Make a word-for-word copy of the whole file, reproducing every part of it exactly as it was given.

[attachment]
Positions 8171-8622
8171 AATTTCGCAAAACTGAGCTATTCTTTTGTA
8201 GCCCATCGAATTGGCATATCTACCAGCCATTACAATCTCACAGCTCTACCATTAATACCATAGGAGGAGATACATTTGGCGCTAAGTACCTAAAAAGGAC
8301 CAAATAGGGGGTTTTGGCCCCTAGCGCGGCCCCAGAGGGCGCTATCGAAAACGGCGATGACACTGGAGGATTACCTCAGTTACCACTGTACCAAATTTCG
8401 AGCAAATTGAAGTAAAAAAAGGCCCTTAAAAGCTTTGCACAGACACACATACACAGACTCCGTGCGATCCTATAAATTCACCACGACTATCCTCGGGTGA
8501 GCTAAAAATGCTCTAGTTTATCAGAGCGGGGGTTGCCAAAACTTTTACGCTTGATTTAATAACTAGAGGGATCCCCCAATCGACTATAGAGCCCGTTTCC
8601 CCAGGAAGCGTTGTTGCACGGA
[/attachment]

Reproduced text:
Positions 8171-8622
8171 AATTTCGCAAAACTGAGCTATTCTTTTGTA
8201 GCCCATCGAATTGGCATATCTACCAGCCATTACAATCTCACAGCTCTACCATTAATACCATAGGAGGAGATACATTTGGCGCTAAGTACCTAAAAAGGAC
8301 CAAATAGGGGGTTTTGGCCCCTAGCGCGGCCCCAGAGGGCGCTATCGAAAACGGCGATGACACTGGAGGATTACCTCAGTTACCACTGTACCAAATTTCG
8401 AGCAAATTGAAGTAAAAAAAGGCCCTTAAAAGCTTTGCACAGACACACATACACAGACTCCGTGCGATCCTATAAATTCACCACGACTATCCTCGGGTGA
8501 GCTAAAAATGCTCTAGTTTATCAGAGCGGGGGTTGCCAAAACTTTTACGCTTGATTTAATAACTAGAGGGATCCCCCAATCGACTATAGAGCCCGTTTCC
8601 CCAGGAAGCGTTGTTGCACGGA